Later On

A blog written for those whose interests more or less match mine.

Archive for August 26th, 2022

Color has been disappearing from the world

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Read this post. Weird but true — and why?

Written by Leisureguy

26 August 2022 at 4:14 pm

Posted in Daily life

“The Opposites Game”: a video

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Written by Leisureguy

26 August 2022 at 4:01 pm

Posted in Daily life, Video

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Joseph Tainter: “The Collapse of Complex Societies”

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Albert Wenger has a review in Continuations of a book that sounds interesting and relevant:

Given the ongoing decay of our institutions and their utter failure to address the climate crisis it is not far fetched to ask whether we are headed for some kind of societal collapse. A highly relevant book is Joseph Tainter’s The Collapse of Complex Societies, published in 1988. I had two key takeaways from reading it.

First, there are way more examples of complex societies collapsing than I was aware of. I was of course familiar with the collapse of the Roman Empire and was also aware of Mayas in the Yucatan (having visited there) but Tainter provides at least a dozen examples, including several societies that I had never heard of before. He also rightfully points out that complexity so far is the historical exception and widespread complexity (meaning the world being dominated by complex societies is a particularly recent phenomenon). So the takeaway here is in part that we really aren’t very deep into the current complexity phase and that the past track record over longer time periods isn’t exactly encouraging.

Second, Tainter proposes a very simple and general mechanism leading to collapse: declining marginal returns to complexity. Over time the benefits of complexity diminish and its costs increase. When that happens societies become prone to collapse from (a) having not enough reserves to deal with shocks and/or (b) parts of society that are bearing a disproportionate share of the cost of complexity resisting. He then analyzes the role of this mechanism in three collapses in some detail, including for the collapse of the Roman Empire. One striking feature of that particular collapse is the massive currency devaluation over hundreds of years that has strong echos in today’s world.

Tainter gives many reasons for why the benefits of complexity decline over time and its cost rise. One that he doesn’t discuss much but that is particularly pertinent to today, is the accretion of laws and regulations. While these are essential tools for maintaining complex societies it is particularly easy to see how over time their benefits decline and their costs rise when you only ever add laws and regulations but never do a partial or complete rewrite. It is the societal equivalent of the accumulation of technical debt in startups.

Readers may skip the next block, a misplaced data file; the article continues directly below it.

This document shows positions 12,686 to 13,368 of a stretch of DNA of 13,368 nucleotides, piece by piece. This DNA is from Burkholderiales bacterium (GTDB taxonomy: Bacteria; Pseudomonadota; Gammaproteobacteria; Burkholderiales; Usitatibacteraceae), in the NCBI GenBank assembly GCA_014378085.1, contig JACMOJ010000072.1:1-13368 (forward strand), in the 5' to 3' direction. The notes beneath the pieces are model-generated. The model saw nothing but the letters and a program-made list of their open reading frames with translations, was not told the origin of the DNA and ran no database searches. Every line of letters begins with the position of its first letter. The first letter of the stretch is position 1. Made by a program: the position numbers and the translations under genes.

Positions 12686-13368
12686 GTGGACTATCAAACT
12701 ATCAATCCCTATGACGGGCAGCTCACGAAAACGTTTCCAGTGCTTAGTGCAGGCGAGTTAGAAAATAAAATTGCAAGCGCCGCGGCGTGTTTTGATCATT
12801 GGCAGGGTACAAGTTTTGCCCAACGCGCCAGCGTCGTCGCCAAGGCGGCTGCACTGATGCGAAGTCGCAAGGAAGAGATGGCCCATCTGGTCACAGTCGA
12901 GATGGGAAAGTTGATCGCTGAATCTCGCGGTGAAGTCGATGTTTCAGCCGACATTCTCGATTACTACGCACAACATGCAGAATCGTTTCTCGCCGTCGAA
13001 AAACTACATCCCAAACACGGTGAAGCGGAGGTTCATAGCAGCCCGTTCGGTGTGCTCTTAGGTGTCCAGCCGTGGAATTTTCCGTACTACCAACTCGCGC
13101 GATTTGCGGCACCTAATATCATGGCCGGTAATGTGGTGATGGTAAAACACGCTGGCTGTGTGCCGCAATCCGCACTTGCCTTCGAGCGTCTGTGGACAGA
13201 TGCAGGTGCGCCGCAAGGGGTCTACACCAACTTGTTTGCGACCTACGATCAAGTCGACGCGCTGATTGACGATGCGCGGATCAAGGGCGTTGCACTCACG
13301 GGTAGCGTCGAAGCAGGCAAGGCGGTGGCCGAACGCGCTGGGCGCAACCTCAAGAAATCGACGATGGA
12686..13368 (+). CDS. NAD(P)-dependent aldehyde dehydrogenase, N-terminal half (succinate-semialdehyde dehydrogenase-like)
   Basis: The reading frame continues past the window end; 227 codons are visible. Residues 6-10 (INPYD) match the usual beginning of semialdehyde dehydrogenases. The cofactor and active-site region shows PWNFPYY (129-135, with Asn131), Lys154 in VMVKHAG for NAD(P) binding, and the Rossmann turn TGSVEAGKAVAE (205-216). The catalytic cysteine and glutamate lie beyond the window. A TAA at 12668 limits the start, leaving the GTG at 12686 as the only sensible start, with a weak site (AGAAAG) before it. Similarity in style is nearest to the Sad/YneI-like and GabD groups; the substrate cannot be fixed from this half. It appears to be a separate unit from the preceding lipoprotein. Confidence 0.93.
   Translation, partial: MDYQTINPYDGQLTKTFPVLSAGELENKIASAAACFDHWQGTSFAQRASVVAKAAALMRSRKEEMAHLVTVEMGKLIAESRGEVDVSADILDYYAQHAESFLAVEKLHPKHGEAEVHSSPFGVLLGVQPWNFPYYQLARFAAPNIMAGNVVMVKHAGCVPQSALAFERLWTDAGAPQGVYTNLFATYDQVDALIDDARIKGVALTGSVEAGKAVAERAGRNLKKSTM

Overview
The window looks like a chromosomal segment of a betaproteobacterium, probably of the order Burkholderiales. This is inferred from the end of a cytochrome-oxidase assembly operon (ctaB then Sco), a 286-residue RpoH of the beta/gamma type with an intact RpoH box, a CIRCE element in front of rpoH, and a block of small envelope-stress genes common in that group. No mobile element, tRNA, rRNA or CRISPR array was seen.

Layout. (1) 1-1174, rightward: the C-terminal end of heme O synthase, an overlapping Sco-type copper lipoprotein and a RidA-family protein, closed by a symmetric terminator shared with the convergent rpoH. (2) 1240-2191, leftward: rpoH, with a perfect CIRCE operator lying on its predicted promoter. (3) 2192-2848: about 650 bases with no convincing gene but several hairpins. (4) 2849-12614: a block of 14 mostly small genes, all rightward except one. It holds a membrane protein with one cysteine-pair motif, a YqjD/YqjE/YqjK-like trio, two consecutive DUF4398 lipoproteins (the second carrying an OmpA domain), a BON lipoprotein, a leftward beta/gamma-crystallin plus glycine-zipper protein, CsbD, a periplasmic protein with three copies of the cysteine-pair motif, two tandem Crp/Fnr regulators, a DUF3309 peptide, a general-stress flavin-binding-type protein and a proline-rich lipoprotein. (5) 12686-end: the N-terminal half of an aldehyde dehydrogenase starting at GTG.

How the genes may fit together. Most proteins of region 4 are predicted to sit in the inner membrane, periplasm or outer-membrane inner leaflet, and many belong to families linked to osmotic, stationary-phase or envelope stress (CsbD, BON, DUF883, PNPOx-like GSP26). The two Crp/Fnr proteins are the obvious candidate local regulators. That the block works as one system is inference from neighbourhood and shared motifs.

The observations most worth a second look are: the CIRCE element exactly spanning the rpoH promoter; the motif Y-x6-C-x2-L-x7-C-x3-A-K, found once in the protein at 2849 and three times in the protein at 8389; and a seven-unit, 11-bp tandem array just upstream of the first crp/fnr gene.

Are there ways of avoiding collapse? First, as Tainter points out, quite a few societies don’t collapse but simply go into a long decline and then get taken over by other societies. He thinks that this is a possible scenario for many societies today because they are surrounded by other complex societies (this does, however, leave open the possibility of many societies collapsing at about the same time). Second, Tainter also points to examples of avoiding collapse through a . . .

Continue reading.

Written by Leisureguy

26 August 2022 at 3:42 pm

Peeling Back the Myth of a “White” Midwest

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Britt Havorson and Joshn Reno write in Sapiens:

A DESOLATE WINDSWEPT field, bisected by a two-lane road, fills the television screen. The camera pans over a man’s dusty hat on the seat of a truck, the tip of his cowboy boot, then up to a pair of grain silos, and finally to a tiny clapboard Christian church. A gravelly masculine voice intones, “There’s a chapel in Kansas, standing on the exact center of the lower 48.” Swaying wheat stalks move through the frame, light filtering through their silhouetted branches.

The narrator of this two-minute Jeep ad, which aired to around 96 million viewers during the Super Bowl in February 2021, is none other than singer Bruce Springsteen. With few visual references to Jeep products, the ad is focused instead on reaching across political divides by identifying commonly shared U.S. values. “All are more than welcome to come meet here,” Springsteen says, pausing before adding, “in the middle.”

He continues: “It’s no secret the middle has been a hard place to get to lately, between red and blue, … between our freedom and our fear. Now, fear has never been the best of who we are.”

While Springsteen talks in a solemn, almost reverent tone, more images follow in quick succession: a shiny-coated horse, a waving American flag, a diner. Springsteen himself kneels and lets a handful of soil fall through his fingers as he reminds viewers to remember their “common ground.” A crescendo of fiddle strings sonically closes out the ad, the setting sun again visible across the rural landscape.